Instead of trying to put a CFL in every socket, savvy homeowners interested in energy efficiency are increasingly pursuing a more nuanced strategy: Choose the right technology for each application to deliver optimal performance and cost-effective energy savings.
The most familiar (but perhaps the least useful) way of comparing lightbulbs to each other is wattage, which tells you how much power is consumed but tells you nothing about how much light the bulbs will provide—or whether you will like their light quality. Other key terms include:
Wattage Equivalent. Most energy-saving lightbulbs claim wattage equivalent, often in bold, colorful text at the top of the package. Ignore this! The federal government declined to regulate how manufacturers calculate and report wattage equivalency, so the claims products make are all over the map and often deceptive. It’s smarter to shop on the basis of measured light output instead (see the “Lumens Equivalent” table for comparative information).
Lumens are the measure of the absolute amount of light a bulb provides. An integrating sphere is one measuring tool that’s used. It first captures the bulb’s total light output in all directions across all the different wavelengths of light. Then it weights the resulting values to reflect the human eye’s sensitivity to each wavelength, summing up all the weighted values to give an overall measure of “useful” light output. Dim bulbs may only deliver 200 lumens or so, while really bright ones can deliver 2,500 lumens or more.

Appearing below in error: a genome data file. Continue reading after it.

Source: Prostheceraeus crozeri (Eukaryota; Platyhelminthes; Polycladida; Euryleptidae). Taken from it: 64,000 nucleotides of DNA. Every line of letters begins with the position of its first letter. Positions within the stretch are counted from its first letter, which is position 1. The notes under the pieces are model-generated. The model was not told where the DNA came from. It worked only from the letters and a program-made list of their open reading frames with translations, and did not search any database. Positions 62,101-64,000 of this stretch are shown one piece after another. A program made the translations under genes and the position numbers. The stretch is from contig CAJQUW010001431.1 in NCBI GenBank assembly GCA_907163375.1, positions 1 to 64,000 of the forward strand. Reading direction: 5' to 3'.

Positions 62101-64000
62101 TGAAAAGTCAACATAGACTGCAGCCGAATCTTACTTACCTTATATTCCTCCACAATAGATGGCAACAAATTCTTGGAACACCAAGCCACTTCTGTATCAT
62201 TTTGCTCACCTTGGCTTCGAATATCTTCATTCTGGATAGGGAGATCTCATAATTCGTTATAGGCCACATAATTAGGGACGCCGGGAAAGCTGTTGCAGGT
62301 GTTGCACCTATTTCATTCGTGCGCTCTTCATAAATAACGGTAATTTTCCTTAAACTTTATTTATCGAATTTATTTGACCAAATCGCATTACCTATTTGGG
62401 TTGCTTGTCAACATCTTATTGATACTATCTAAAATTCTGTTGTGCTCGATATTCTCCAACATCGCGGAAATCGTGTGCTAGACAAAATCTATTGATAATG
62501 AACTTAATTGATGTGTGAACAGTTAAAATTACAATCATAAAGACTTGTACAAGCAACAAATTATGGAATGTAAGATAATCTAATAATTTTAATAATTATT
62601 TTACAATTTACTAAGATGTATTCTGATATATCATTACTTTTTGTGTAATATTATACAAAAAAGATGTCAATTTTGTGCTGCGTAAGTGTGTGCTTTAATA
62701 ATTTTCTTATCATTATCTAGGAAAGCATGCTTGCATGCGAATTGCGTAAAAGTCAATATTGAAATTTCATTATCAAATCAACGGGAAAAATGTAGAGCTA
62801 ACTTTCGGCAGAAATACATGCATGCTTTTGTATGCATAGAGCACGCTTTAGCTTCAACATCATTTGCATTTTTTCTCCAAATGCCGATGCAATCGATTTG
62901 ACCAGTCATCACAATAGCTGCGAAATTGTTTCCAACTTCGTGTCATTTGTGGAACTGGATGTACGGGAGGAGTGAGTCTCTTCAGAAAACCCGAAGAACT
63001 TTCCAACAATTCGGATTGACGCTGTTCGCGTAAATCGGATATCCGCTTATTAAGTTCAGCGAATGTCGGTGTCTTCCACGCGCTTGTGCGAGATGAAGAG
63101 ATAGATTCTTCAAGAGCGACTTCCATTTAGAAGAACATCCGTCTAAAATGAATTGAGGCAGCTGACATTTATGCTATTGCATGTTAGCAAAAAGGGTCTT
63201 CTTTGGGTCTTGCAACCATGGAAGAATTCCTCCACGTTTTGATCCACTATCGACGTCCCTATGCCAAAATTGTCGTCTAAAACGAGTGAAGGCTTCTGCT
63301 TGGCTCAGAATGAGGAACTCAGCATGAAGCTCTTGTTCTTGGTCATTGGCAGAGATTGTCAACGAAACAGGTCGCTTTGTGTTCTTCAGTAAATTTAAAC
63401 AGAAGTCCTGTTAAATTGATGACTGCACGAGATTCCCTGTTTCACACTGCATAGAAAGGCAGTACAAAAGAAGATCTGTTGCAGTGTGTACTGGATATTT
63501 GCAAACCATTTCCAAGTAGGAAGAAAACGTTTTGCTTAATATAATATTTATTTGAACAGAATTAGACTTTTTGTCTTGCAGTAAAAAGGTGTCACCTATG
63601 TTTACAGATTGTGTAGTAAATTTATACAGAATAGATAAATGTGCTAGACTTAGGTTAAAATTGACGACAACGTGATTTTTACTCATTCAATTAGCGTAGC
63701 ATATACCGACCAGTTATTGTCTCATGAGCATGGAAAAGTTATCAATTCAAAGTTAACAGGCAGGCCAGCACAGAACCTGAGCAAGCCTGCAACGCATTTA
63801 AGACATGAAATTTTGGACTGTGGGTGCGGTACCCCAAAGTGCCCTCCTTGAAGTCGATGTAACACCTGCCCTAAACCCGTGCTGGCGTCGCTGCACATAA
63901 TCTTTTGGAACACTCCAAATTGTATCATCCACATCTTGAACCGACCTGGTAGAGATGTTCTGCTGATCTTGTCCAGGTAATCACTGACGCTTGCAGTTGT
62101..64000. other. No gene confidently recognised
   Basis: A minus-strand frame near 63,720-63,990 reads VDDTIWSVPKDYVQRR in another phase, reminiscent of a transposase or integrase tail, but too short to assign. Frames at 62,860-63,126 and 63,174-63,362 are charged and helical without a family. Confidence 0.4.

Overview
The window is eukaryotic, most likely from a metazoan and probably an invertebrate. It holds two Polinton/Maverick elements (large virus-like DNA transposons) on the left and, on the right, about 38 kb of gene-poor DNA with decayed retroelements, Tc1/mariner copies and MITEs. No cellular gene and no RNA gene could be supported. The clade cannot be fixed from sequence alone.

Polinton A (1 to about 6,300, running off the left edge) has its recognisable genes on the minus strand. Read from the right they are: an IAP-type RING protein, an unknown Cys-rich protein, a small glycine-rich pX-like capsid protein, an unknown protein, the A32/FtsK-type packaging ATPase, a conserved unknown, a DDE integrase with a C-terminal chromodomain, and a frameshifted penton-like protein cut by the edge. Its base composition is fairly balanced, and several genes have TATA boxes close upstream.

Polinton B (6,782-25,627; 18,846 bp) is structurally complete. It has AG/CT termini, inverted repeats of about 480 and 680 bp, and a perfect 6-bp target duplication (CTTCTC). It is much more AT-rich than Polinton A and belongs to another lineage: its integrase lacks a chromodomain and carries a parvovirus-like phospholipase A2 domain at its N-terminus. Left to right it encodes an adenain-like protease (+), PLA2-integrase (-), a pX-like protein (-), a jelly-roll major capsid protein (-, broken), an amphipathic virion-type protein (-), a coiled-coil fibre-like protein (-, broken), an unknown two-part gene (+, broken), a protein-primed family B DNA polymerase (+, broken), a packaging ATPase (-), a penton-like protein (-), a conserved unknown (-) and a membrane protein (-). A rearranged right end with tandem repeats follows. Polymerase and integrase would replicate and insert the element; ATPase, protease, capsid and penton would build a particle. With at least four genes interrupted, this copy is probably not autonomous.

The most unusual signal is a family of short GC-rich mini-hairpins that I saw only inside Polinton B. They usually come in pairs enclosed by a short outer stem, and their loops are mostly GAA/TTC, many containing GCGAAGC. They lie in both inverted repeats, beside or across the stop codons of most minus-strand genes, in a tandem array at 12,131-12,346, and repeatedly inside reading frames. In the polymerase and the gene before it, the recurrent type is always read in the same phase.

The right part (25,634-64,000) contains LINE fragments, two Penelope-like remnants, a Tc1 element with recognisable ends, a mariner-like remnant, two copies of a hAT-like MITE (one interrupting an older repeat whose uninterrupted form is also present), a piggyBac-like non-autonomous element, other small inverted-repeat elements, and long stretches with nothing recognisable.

Efficiency. If one lighting technology can deliver more lumens of light per watt of power consumed, it is said to be more energy efficient. Lumens per watt is the figure of merit for efficiency, but that almost never appears on product labeling or packaging, so you have to calculate it from the values that are provided separately. For example, say a standard 60 W incandescent is rated at 750 lumens—that’s 12.5 lumens per watt. Compare this to a 14 W compact fluorescent rated at 900 lumens—that’s 64.3 lumens per watt. Efficiencies can range from as little as 5 to more than 100 lumens per watt, depending on the technology you choose and the amount of light you need.
Lifetime is now reported in years on product labels and assumes three hours of operation per day (a little higher than typical usage according to utility studies). Also, remember that the difference between a projected lifetime of 20 years and 25 years on two products is probably not meaningful, given the uncertainties in the accelerated lifetime testing process and the degree to which new lighting products will continue to improve between now and then. From a practical standpoint, the warranty a manufacturer offers is more useful; the highest-quality products usually offer a 10-year warranty.
Color rendering index (CRI) tells you how accurately a bulb renders a particular subset of colors (primarily pastels). A CRI of 80 or greater is usually recommended by lighting experts, but there is debate in the lighting community about the merits of paying extra money for products with a CRI greater than 90—most users can’t tell the difference under typical household lighting conditions.